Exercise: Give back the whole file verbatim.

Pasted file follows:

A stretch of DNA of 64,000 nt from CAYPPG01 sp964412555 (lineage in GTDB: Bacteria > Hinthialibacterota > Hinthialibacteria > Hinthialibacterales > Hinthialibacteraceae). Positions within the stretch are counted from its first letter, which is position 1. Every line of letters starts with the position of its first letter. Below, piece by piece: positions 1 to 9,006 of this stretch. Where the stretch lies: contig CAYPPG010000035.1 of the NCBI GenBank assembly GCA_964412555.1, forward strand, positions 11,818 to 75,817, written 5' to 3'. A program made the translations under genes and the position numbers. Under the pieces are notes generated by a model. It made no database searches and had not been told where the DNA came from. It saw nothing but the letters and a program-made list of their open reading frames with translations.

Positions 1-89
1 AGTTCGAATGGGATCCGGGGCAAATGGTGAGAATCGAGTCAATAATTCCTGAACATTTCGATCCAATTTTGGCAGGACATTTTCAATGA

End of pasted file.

A stretch of DNA of 64,000 nt from CAYPPG01 sp964412555 (lineage in GTDB: Bacteria > Hinthialibacterota > Hinthialibacteria > Hinthialibacterales > Hinthialibacteraceae). Positions within the stretch are counted from its first letter, which is position 1. Every line of letters starts with the position of its first letter. Below, piece by piece: positions 1 to 9,006 of this stretch. Where the stretch lies: contig CAYPPG010000035.1 of the NCBI GenBank assembly GCA_964412555.1, forward strand, positions 11,818 to 75,817, written 5' to 3'. A program made the translations under genes and the position numbers. Under the pieces are notes generated by a model. It made no database searches and had not been told where the DNA came from. It saw nothing but the letters and a program-made list of their open reading frames with translations.

Positions 1-89
1 AGTTCGAATGGGATCCGGGGCAAATGGTGAGAATCGAGTCAATAATTCCTGAACATTTCGATCCAATTTTGGCAGGACATTTTCAATGA